What is Foxtrot?
Structurally, this thing is a marvel: as main character Joseph explains to his captive audience, Foxtrot does the foxtrot. Three steps, and you return to the same place – or, rather, three different acts bookended by the same scene. Many of the film’s surprises come from the way director Samuel Maoz deftly switches tones and styles (not to mention plot) to manoeuvre us around his twisted chess board; simultaneously referencing legendary film moments and crafting something unique.
The first strand presents itself as a devastating tale of grief, with shades of Lynch. When the soldiers arrive at Feldman’s’ door, we already know what’s happened: no words need be spoken. Maoz’s camera revolves above his characters on a Twin Peaks-esque chessboard floor – spinning and tessellating through psychological space. It’s an emotional, powerful piece of work that could have formed the bulk of the movie, but which ends unexpectedly in a masterfully Hitchcockian twist.
This is followed by a trippy, Wes Anderson-esque voyage into a surrealist nightmare of epic proportions. We turn to the Foxtrot unit, a small group of soldiers who guard a road border in a desert-like wilderness. Life’s boring – the biggest threat to safety being a lone camel which traverses the long, barren roads. The checkpoint, with all its vintage equipment, posters, and cultural debris feels like a forgotten relic from the 1950s; and the men who inhabit it, slowly sinking into the mud, have become distanced from temporal reality: a scenario outside of space-time. It’s nigh-on wordless, and possesses an ethereal beauty that begs to be seen on the big screen. This is a film about the pointlessness and banality of war: there’s no Private Ryan gore, no explosions, no glossy Dunkirk CGI – just anticipation and boredom, regret and loss.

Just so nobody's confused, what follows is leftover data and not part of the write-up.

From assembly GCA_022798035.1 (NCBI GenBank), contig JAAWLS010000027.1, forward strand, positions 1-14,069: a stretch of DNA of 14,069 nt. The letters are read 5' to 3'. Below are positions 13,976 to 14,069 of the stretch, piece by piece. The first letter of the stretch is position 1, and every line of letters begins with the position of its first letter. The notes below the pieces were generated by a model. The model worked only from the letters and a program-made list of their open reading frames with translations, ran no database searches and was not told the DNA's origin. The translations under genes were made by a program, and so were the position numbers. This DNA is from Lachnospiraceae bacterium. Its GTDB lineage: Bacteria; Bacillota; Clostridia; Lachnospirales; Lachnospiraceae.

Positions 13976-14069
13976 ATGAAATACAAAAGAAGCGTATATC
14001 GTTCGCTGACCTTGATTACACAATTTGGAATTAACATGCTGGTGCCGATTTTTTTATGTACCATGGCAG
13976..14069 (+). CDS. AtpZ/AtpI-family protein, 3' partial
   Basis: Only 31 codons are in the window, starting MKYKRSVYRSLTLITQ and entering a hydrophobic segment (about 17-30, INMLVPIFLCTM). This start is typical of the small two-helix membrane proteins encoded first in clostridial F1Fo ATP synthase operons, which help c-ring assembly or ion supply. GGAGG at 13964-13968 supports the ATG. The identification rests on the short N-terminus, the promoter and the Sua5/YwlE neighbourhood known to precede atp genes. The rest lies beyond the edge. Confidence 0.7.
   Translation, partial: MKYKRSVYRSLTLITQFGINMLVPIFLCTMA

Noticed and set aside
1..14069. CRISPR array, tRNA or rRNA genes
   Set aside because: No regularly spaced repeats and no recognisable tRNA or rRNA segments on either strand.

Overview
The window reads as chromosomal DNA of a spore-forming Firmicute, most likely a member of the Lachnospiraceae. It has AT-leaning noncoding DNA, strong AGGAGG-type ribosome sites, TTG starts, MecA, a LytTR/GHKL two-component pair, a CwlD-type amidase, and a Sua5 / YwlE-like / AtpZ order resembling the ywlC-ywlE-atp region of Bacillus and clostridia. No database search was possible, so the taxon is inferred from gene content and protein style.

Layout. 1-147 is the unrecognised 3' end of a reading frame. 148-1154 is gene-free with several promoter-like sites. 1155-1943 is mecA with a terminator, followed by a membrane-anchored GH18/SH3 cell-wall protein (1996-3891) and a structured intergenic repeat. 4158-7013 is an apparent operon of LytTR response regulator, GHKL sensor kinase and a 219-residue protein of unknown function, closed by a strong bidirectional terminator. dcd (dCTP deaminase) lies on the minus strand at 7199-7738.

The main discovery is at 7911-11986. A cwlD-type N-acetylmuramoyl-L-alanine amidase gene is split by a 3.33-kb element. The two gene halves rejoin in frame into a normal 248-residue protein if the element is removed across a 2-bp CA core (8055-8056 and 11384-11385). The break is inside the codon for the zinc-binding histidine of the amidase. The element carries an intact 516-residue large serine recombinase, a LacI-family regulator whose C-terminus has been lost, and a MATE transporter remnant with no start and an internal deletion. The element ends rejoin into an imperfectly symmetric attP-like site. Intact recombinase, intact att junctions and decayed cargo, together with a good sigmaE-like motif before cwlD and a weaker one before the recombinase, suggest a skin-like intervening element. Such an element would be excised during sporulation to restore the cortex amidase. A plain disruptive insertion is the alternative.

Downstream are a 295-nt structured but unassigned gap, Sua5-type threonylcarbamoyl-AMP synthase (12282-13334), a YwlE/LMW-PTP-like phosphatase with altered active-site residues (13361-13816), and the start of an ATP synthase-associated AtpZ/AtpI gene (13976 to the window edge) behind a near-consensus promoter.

The final portion of Foxtrot returns to the Feldman house for a concluding act that’s alternately tragic, hilarious, and surprising in equal measure. For a segment filled with subtle glances and actions rather than on-the-nose dialogue, it’s compelling and believable stuff: a rollercoaster of regret and hope that perfectly encapsulates the film.
But it’s the unifying factors and themes that run through each of these portions that make Foxtrot endlessly exciting. Not just the ‘main’ story, which I have tried to obscure, but the methodically brutal dissection of Israeli life that would seem to be Maoz’s main concern. The constant threat of conflict, combined with the generational baggage of national service – not to mention the spectre of the Holocaust that hangs over everything – gives layered meaning to the images presented onscreen, and paints a portrait of a society in retrograde.
Despite being condemned by the Israeli Minister for Culture, the most surprising (and disappointing) thing I found about Foxtrot was its unwillingness to condemn the Israeli armed forces for anything more than their brutality. It’s a film that goes to great lengths to highlight everything wrong with a damaged culture, yet one that sidesteps the main issue – a problem that Maoz’s previous film, the Golden Lion winning Lebanon, faced criticism for.
In the larger scheme of things, this doesn’t take away from the fact that Foxtrot is an absolute triumph – a hallucinatory triptych of the horrors of war. Maoz has created something unique and horrifically compelling: a film about the banality and pointlessness of death, whilst simultaneously being a rich cultural study of the Israeli people. In its tragically poignant final frames, the enraptured audience didn’t know whether to laugh or cry – one of the finest war films I have ever seen.
Featured image: Variety.